A unique once-in-a-lifetime discovery for the New York City collector, this is a one-of-a-kind 1851 manuscript cadastral survey map of New York City's Wall Street between Broadway and Pearl Street – including the site of the New York Stock Exchange and numerous prominent financial houses. Highlighting a fascinating moment in the growth of New York City, this map illustrates the city council's plan to widen Wall Street at its intersection with Broadway. Wall Street at the time narrowed considerably at this critical intersection between major thoroughfares, creating an increasingly problematic bottleneck. Even today, visitors often remark on the narrow and unassuming entrance to the world's primary financial artery – imagine it in 1851, 4 feet narrower and a center not only for banking but also for general commerce! This map, along with a lost companion map, was drawn for a legal battle that ensued between the City of New York and the Bank of the Republic over the city's plan to demolish bank property in order to widen Wall Street.
The map includes the present site of the New York Stock Exchange, and the original offices of numerous important banks and financial institutions including City Bank of New York (modern day Citibank), the Bank of America, the Bank of New York, the Bank of the State of New York, the Bank of Commerce, Union Bank, National Bank, Phoenix Bank, Merchant's Bank, the Bank of the Republic, Sun Mutual Insurance, and Atlantic Mutual Insurance, among others. There are also numerous important private residences noted, most of whose names are unknown today, but were then important New York financers, businessmen, and political figures. Among them, P. Schermerhorn, Henry Parish, R. S. Clark, and W. P. Furniss.
The present map was prepared by City Surveyor Edwin Smith to elucidate a legal dispute between the Bank of the Republic and the Common Council of New York over the proposed street widening of Wall Street. Previously, Wall Street, quite wide at William Street, precipitously narrowed to nearly 1/2 width at its intersection with Broadway. The narrow entrance to Wall Street at Broadway, both major thoroughfares, created a bottleneck that urban planners in City Hall were keen to address given the area's rapidly increasing traffic. In doing so, the city recognized that some privately own properties between Broadway and Nassau would necessarily be sacrificed under eminent domain laws. The owners of those properties naturally disputed the proposed widening.
On the 4th of June, 1851, a resolution was passed by the common council of the city of New-York, providing that Wall-street, on the northerly side, between Broadway and Nassau-streets, should be widened four feet, and that the counsel to the corporation should take the necessary legal measures therefore…
Thus, began an intense legal dispute between the property owners, whose lands would be decreased by 4 feet, and the City of New York. Among the affected property owners were powerful banks and wealthy merchants. In particular, the Bank of the Republic, located here on the corner of Broadway and Wall Street, owned an additional lot the corner of Nassau Street where they had already begun construction of a new building which would need to be demolished in order to accommodate the proposed expansion. The legal dispute escalated over the course of the year, producing two maps. The first, being a map of the property to be taken by the city, was issued on September 17, 1851. The present example, the second map, was issued a few months later on the 27th of October 1851, and is intended to illustrate properties who will benefit from the street widening. Despite several court injunctions, the improvement was ultimately completed, creating the modern Wall Street.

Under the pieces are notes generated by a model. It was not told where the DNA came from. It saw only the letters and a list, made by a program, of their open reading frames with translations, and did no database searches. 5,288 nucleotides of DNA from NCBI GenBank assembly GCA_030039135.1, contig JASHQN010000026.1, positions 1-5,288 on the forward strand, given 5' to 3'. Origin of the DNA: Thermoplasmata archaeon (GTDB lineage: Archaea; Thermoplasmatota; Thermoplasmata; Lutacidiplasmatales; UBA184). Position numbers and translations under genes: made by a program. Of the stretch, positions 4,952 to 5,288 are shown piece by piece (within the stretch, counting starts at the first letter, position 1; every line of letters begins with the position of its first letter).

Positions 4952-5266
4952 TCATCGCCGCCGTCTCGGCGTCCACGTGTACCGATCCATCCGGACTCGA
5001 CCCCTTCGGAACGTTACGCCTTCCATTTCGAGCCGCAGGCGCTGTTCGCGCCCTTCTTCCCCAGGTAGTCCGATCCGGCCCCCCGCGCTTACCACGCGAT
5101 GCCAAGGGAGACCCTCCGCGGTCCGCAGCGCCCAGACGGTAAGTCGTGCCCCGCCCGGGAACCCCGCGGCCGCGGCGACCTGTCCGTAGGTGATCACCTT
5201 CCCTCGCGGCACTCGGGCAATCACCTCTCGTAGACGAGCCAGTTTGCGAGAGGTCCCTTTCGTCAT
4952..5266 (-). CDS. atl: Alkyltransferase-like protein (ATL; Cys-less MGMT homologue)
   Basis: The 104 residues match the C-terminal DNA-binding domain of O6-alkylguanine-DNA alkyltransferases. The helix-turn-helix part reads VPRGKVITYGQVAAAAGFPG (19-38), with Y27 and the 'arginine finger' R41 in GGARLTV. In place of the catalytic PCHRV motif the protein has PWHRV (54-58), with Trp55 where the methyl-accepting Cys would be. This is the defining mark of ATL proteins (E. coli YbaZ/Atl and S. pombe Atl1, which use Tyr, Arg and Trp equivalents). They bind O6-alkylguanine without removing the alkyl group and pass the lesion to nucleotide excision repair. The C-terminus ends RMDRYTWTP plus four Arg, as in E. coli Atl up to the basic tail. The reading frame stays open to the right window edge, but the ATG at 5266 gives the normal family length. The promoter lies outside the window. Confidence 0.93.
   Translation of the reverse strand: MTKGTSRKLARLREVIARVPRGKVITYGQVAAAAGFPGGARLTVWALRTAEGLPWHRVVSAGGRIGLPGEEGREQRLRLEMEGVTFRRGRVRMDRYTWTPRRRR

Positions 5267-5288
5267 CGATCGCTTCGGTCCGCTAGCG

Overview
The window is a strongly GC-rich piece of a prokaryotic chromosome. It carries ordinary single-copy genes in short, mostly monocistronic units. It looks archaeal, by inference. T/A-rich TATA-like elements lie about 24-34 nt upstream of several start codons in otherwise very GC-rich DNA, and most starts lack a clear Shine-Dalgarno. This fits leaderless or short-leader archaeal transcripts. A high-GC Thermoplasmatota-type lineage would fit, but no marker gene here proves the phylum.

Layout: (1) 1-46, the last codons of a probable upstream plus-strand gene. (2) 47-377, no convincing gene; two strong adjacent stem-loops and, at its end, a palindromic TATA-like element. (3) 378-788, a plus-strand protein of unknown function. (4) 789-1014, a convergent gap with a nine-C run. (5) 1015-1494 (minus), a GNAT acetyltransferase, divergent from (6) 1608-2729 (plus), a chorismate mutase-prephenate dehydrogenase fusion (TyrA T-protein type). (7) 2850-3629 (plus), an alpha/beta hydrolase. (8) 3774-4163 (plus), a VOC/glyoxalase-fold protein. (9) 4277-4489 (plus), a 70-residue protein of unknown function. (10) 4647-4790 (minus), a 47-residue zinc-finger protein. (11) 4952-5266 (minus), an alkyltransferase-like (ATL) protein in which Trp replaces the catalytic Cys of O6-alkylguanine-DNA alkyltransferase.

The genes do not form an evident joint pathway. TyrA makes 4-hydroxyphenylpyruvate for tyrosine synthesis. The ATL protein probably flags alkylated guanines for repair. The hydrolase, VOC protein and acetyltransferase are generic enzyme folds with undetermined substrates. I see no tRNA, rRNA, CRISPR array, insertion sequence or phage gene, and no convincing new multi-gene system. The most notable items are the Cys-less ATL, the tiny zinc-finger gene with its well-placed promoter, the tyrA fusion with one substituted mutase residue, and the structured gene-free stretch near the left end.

The New York Merchants Exchange, occupying an entire city block, is prominently noted and bears some attention. The Merchants Exchange was a kind of open market where goods could be bought and sold, auctions held, and other business transacted. The upper floors held rental offices, meeting rooms, insurance offices, the Chamber of Commerce, and the Board of Brokers. The current Merchants Exchange building, as seen on this map, was designed in 1842 by Isaiah Rogers. The exchange went defunct sometime in the 1860s and the building became the New York Customs House. Later it was fully redesigned and expanded with additional floors, Corinthian columns, and more. Today this building still stands and has been converted into private luxury condos.
Despite exhaustive search, we have identified no other examples of this map, nor have we been able to identify any examples of the partner map indicating 'property to be taken' subject to eminent domain. Nonetheless, it is probable that several copies of the map were prepared and distributed to the relevant parties. Even so, the map bears no markings or other indications that it may have come from a city collection or been submitted for evidence in court. Although we have no firm provenance, the present example most likely rested in a private lawyer or surveyor's archive until discovered by estate 'pickers' and introduced to the market.
This is a hand drawn manuscript, and our research suggests it is a unique piece, with no other example known. The map was drawn on waxed linen, as was common for many early survey maps, and the format suggests a working copy with a need to be both durable and weatherproof. This is unique once-in-a-lifetime discovery for the New York City collector. The map is jointly owned by Geographicus Rare Antique Maps and Boston Rare Maps.
Very good. Some discoloration in the lower left quadrant. Waxed surveyor's linen.
Barbour, O. L, (ed.), Reports of Cases in Low and Equity Determine in the Supreme Court of the State of new York, Vol XVII, pages 617-644